What are Insulin Detemir Side Effects, Onset, Peak Time and Duration?
What is insulin detemir?
Insulin detemir, which has a brand name called Levemir, is a man made form of insulin that works the same as the hormone our bodies make naturally. This insulin works by helping glucose enter the body cells to be used or stored for energy. Insulin detemir is a long acting insulin that can be prescribed together with short acting or intermediate acting insulin. It begins to work after several hours following an injection and keeps working in the body for up to 24 hours. Levemir can be used to treat patients with type 1 and type 2 diabetes.
Insulin detemir’s onset, peak and duration
Insulins are normally classified according to the period of time they work in the body to control your levels of blood sugar. Types of insulin include fast acting insulin, rapid acting insulin, intermediate acting insulin and long acting insulin. As mentioned above, it is a long acting insulin, which means that it works throughout the entire day to help control your blood sugar levels. To understand how this type of insulin works in the body, it is important you know the meaning of insulin onset, peak and duration of action. Insulin onset refers to how fast the insulin begins working in the body to control your blood sugar. On the other hand, an insulin’s peak refers to the time when this medication is most effective. Insulin duration refers to how long the insulin lasts and will continue working in the body. Insulin detemir has an onset of one to two hours and a peak of six to eight hours. As a long acting insulin, insulin detemir has a duration that can last up to 24 hours.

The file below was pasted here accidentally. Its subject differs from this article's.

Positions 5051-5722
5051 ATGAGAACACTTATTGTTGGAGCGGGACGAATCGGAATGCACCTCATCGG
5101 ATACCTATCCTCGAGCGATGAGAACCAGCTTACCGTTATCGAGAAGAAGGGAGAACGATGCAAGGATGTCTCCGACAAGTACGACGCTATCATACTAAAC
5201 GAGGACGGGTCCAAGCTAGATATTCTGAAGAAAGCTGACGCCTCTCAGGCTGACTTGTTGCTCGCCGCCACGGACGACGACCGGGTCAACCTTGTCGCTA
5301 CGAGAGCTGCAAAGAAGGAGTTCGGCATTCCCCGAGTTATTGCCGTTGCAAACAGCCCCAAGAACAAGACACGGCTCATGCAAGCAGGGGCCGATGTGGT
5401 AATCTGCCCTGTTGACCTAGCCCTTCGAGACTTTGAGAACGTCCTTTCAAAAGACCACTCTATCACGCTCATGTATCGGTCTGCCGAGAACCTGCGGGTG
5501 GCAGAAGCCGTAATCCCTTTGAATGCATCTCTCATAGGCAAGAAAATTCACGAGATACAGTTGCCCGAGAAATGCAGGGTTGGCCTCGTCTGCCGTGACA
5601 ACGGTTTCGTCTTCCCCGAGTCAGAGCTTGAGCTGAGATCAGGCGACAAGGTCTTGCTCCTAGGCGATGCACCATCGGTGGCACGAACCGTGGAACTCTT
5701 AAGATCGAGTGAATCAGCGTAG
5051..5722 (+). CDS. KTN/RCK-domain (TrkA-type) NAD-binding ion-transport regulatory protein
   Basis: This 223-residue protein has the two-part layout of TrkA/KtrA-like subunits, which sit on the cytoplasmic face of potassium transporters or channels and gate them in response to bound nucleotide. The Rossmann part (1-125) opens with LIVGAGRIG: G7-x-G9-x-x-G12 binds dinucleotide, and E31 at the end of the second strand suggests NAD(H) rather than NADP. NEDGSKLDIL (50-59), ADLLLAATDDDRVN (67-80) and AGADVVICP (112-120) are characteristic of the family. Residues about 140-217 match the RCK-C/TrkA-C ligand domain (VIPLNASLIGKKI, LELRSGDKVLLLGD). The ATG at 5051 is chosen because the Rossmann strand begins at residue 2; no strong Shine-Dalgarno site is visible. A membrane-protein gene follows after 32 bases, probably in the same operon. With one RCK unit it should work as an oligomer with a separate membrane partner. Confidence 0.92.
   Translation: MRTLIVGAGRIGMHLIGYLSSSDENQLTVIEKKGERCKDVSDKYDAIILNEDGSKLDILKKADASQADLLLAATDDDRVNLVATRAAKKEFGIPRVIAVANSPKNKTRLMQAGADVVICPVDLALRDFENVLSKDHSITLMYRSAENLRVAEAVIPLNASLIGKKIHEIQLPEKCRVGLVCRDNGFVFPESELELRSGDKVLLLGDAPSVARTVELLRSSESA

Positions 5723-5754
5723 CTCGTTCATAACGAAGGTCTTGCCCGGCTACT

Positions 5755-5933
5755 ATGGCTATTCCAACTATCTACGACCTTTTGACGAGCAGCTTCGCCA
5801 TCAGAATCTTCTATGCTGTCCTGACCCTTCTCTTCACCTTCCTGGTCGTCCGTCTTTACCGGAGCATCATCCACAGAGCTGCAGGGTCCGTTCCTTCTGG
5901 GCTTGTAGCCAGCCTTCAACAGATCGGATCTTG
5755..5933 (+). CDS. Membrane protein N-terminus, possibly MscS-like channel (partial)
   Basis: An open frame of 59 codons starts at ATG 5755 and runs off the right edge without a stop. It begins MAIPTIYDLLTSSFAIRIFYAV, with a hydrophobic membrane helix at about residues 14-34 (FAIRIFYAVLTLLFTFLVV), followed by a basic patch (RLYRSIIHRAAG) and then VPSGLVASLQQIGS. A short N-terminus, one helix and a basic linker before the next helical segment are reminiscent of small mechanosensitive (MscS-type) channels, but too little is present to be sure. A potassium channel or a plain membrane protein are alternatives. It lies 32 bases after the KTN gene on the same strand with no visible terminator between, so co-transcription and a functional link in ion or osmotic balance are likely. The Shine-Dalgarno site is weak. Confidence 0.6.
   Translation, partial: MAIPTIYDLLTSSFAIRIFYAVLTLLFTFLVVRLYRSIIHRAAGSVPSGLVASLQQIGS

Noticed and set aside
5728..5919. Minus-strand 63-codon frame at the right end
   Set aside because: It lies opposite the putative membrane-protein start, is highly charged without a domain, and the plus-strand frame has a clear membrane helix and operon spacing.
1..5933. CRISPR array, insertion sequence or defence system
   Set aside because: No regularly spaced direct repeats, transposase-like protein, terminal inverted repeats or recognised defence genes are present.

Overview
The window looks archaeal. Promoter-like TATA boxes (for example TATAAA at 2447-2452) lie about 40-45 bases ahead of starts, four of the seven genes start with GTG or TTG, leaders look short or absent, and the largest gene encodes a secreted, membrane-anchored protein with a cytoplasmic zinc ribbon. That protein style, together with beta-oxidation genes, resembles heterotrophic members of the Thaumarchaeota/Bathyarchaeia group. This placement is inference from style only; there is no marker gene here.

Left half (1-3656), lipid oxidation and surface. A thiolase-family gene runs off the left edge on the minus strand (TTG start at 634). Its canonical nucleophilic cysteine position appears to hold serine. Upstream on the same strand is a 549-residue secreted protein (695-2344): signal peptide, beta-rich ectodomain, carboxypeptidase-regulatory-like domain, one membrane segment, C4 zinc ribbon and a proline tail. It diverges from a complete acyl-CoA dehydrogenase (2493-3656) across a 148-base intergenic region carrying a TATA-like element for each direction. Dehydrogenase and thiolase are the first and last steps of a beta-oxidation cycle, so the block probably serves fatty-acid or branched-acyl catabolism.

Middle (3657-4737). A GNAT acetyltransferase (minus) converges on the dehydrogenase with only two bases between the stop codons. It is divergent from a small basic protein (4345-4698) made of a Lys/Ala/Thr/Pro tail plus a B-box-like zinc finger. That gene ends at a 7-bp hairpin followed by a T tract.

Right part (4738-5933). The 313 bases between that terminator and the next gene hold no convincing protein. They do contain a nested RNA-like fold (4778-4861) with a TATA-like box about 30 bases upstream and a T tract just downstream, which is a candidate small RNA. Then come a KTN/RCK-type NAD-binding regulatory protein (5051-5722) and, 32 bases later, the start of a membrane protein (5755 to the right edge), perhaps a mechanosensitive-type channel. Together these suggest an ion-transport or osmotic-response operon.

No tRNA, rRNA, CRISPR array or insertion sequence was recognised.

Remember that your doctor prescribed insulin detemir because they judged that the benefit of using it outweighs the potential for side effects. However, like most drugs, levemir can result in some side effects. Some of the side effects do not require medical intervention and may go away after your body adjusts to your treatment. If the following side effects of levemir are bothersome, you should call your doctor:
- Cold sweats
- Increased hunger
- Skin rash
- Unusual weakness or tiredness
- Skin redness
Disclaimer: Please note that the contents of this community article are strictly for informational purposes and should not be considered as medical advice. This article, and other community articles, are not written or reviewed for medical validity by Canadian Insulin or its staff. All views and opinions expressed by the contributing authors are not endorsed by Canadian Insulin. Always consult a medical professional for medical advice, diagnosis, and treatment.